Act of Will (Goodsall) - 4:43

This Goodsall song begins with sparkling guitar and vocoder vocals by Goodsall himself, whose fine guitar work also dominates this track. The rather rocky song will put off the jazzers. It starts quietly and develops into a banger towards the end. As with Soho, the song was probably intended to serve the commercial market. Soho, however, seems more mature, composed better and, with Phil's vocals, more capable of conquering the mainstream. The song leaves us with the bland aftertaste that it is only the little brother of Soho.


Fragile (Jones, Robinson) - 5:26

Brand X AdvertDrums, percussion and bass start off a  Jones/Robinson composition. Fine xylophone sounds complement each other with exquisite keyboard. Goodsall's guitar sounds lovely weird and the bass pumps wonderfully. Whenever it seems to get too quiet, the tempo is increased. Around the four-minute mark, the reviewer feels he can hear the rhythm of Queen's Another One Bites the Dust. Fine light funky jazz-rock, reminiscent of the Masques album.


Cambodia (Goodsall) - 4:31

The third Goodsall piece of the album begins with a quiet solo guitar. More and more instruments gather around it until the piece evolves into stirring sound play. The music becomes denser and more threatening, as it rises towards a brilliant progressive guitar solo. Clarke's drums calmly drive the sonic hurricane forward. A compact, progressive stadium rock song that would have fitted well on the Product album. The secret highlight of the album and a tribute to the dead of the Vietnam War.


Triumphant Limb (Goodsall, Giblin, Lumley, Collins) - 7:34

This is the „day band“ composing and making music. The listener hears a calm beginning with keyboard and bass that transitions into jazzy banter. Goodsall's guitar rocks, the duo on the keyboards improvises weird sounds and Collins plays some great drums. This is Brand X's typical jazz-fusion rock that characterised their first two albums. It undulates into a tour de force of sounds with solos from various instruments until it ends quite suddenly with a drum roll. The triumphant statement of a hip band of jazz - fusion - rock!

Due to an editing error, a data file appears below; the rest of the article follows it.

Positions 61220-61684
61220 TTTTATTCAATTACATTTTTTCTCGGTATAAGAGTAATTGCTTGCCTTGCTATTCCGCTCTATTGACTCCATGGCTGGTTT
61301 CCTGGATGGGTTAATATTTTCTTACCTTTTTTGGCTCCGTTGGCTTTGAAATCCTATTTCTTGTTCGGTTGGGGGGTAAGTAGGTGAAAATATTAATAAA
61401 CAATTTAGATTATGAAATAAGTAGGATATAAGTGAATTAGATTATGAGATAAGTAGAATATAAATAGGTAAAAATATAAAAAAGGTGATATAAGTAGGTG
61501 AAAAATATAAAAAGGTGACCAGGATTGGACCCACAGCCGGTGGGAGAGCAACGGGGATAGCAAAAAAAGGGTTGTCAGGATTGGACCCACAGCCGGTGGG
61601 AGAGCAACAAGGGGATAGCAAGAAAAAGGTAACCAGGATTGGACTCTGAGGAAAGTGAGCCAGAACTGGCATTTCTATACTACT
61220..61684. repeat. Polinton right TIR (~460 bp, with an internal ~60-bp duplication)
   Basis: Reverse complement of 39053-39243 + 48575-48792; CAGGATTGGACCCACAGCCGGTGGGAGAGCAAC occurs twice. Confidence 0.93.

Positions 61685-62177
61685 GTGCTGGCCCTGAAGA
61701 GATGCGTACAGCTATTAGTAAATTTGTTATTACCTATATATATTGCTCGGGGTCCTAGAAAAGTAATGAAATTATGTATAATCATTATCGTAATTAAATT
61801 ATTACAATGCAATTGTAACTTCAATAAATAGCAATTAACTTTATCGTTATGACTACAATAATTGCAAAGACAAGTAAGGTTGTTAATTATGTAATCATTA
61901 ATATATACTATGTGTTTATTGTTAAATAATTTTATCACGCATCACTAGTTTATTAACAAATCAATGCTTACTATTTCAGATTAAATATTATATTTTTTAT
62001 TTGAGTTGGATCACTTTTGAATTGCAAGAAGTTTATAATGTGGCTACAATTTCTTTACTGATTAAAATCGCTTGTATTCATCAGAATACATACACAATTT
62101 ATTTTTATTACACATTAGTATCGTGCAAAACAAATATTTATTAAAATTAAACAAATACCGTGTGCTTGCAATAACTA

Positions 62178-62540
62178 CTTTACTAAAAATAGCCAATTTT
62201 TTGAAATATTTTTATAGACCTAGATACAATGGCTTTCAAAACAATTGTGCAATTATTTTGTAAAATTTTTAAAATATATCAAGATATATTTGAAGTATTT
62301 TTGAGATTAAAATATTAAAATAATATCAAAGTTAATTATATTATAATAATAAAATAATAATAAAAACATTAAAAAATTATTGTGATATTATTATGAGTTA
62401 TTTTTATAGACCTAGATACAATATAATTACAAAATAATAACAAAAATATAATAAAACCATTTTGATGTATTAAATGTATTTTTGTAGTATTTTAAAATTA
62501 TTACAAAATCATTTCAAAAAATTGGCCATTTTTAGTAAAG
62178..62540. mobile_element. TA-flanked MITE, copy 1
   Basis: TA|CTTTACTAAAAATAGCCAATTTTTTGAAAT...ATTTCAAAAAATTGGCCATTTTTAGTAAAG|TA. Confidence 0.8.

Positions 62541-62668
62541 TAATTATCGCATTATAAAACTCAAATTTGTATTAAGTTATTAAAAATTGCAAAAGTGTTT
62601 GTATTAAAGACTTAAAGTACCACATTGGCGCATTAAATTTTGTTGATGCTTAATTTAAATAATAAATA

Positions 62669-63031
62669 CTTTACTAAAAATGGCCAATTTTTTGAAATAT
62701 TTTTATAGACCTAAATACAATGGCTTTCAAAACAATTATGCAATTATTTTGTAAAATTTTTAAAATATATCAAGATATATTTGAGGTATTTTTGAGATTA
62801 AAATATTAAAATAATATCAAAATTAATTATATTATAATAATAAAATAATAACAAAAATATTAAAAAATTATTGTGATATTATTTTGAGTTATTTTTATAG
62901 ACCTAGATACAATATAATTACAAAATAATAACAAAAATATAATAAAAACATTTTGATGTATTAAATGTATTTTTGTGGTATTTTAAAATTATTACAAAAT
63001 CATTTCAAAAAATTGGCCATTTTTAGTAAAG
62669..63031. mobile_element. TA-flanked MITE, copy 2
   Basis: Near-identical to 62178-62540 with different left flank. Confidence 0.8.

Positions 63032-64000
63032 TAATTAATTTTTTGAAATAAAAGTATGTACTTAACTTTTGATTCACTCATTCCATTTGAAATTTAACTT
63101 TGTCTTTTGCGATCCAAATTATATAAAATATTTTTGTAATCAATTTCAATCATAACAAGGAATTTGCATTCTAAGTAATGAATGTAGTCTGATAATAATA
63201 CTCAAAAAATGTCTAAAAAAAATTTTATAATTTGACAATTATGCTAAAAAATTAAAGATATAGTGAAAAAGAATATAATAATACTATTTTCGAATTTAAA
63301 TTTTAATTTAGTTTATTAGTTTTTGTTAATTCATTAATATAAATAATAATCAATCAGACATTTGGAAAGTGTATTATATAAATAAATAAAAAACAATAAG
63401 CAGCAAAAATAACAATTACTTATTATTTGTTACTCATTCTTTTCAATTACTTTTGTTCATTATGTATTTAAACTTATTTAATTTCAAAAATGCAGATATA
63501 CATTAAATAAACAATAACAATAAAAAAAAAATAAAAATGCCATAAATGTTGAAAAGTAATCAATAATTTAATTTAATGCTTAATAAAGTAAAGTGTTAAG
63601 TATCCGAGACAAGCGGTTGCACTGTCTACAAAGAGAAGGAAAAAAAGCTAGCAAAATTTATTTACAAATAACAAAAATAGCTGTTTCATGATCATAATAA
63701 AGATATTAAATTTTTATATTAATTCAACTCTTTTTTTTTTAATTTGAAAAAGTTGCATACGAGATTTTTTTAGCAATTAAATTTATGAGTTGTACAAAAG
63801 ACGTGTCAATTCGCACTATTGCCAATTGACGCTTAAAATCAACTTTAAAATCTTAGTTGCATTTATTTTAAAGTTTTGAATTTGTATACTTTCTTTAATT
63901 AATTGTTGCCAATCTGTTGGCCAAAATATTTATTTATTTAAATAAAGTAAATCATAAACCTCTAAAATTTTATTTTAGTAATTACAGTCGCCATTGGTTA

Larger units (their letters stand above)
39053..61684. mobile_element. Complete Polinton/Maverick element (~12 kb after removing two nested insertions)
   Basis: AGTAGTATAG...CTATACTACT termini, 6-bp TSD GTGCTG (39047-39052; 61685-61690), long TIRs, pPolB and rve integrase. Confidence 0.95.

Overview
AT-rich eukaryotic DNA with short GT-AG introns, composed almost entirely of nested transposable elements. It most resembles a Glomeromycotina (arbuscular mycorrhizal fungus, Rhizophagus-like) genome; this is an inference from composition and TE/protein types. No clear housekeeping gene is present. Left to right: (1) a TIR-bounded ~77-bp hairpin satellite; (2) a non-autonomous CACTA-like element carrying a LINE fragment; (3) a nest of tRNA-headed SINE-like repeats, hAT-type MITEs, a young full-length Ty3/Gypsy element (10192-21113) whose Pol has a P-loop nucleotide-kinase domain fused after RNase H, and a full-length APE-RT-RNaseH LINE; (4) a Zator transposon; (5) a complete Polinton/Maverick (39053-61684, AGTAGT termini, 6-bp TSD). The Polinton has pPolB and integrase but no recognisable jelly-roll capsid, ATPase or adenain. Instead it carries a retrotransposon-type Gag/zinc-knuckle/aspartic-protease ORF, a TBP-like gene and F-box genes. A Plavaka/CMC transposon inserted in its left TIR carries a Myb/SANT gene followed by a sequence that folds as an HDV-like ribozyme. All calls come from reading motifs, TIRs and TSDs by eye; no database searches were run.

D M Z (Jones) - 8:39

The album ends with this playful and carefree jazz-rocking piece, which is the longest at over eight minutes. Bass and keyboards dominate the scene. One can imagine sitting in a South American bar with a cocktail listening to these sounds. Goodsall shows his characteristic "choppy" guitar playing. Truly one of the great of his trade. Clarke's drumming is quite up with Phil Collins‘s. The composition is a successful conclusion of a solid Jazz - Rock - Fusion - album.


BadgeAll in all

Do The Hurt? was the last album Brand X released on Charisma. *6) The record company lost interest in this extraordinary, but financially not very profitable music - despite the fact that Do They Hurt? continued on the path of simplifying the sound that they had embarked on with Product. Act of Will is a good example for this. However, the album lacks the effervescence of its predecessor – it feels like a collection of outtakes from the Product sessions. It is significant that the two recorded pieces of the "day band" that found their way onto the album sound the most homogeneous. They probably diluted the clear cut between day band and night band recordings so they could still put the name Phil Collins on the album.

Despite it all, it has become a solid album between jazz rock, prog and rock. It has the typical Brand X signature: Bubbling bass lines, weird guitar runs, cool drumming and colourful keyboards. Here you can hear a number of  experts in their field jamming blithely away without losing the structure.

If you have the courage to discover extraordinary music you should dedicate a little of your time to Do The Hurt? It's definitely worth it!


Author: Thomas Jesse
Translation: Martin Klinkhardt



Remarks:
*1. See: https://www.facebook.com/OfficialBrandX/
*2. As usual, many thanks to Steffen Gerlach for his profound history of the band!
*3. From: Aubrey Powell, Vinyl. Album. Cover. Art, The Complete Hipgnosis Catalogue, London 2017, S. 281
*4. See: https://en.wikipedia.org/wiki/Do_They_Hurt%3F
*5. See here
*6. There would be one more album called Is There Anything About? in 1982, with which Brand X fulfilled their contract with Passport Records in the U.S.